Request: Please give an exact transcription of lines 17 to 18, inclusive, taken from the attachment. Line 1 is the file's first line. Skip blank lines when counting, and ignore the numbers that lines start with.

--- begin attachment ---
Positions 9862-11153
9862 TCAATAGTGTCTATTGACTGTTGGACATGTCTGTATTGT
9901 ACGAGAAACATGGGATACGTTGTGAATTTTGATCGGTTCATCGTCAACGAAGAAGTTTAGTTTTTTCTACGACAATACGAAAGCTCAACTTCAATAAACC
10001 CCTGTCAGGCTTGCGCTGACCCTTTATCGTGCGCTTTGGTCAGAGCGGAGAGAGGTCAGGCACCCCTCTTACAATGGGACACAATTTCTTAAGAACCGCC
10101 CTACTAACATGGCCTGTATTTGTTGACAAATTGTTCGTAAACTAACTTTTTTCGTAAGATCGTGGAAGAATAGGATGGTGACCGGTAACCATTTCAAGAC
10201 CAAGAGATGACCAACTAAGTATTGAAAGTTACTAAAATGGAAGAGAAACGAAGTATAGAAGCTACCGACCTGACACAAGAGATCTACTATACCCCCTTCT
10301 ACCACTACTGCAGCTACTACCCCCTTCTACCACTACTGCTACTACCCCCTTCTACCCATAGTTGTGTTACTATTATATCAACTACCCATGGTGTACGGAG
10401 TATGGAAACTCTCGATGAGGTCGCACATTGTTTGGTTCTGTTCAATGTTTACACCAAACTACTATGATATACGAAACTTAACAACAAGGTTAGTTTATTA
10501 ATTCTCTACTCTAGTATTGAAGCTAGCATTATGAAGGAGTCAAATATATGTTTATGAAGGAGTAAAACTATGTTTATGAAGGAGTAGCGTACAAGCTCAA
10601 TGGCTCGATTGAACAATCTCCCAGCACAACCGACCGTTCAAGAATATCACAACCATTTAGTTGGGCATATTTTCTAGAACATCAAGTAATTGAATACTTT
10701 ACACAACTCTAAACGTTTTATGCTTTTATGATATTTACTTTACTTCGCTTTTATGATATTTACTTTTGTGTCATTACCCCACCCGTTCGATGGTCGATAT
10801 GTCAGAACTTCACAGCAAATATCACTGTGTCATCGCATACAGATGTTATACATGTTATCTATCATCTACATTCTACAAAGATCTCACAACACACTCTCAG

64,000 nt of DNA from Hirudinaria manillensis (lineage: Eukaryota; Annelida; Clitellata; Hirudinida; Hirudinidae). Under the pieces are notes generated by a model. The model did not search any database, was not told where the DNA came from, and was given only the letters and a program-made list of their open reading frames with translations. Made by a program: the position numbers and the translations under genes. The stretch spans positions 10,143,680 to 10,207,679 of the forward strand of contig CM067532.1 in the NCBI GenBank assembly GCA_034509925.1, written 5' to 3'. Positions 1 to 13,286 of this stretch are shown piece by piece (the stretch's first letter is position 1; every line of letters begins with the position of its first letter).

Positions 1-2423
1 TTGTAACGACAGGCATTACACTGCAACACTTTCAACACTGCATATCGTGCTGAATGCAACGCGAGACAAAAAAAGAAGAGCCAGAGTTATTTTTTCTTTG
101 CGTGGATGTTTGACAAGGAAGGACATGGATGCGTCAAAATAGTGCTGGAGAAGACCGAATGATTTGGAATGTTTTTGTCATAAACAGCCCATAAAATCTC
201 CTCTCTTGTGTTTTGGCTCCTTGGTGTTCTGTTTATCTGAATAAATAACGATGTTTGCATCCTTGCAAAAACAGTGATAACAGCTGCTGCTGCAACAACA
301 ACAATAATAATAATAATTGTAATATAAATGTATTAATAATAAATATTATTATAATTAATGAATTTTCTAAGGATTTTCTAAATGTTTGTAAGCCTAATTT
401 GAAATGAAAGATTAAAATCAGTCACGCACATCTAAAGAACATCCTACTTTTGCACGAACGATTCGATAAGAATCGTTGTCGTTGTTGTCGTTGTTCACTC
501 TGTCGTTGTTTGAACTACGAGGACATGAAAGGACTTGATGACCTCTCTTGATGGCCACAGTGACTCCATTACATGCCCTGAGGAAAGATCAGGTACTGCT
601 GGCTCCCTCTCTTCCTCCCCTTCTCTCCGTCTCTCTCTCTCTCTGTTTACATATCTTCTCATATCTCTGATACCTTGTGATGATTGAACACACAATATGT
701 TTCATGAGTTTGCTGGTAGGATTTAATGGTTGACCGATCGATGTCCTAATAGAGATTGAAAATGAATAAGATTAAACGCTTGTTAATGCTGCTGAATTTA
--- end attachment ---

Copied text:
201 CTCTCTTGTGTTTTGGCTCCTTGGTGTTCTGTTTATCTGAATAAATAACGATGTTTGCATCCTTGCAAAAACAGTGATAACAGCTGCTGCTGCAACAACA
301 ACAATAATAATAATAATTGTAATATAAATGTATTAATAATAAATATTATTATAATTAATGAATTTTCTAAGGATTTTCTAAATGTTTGTAAGCCTAATTT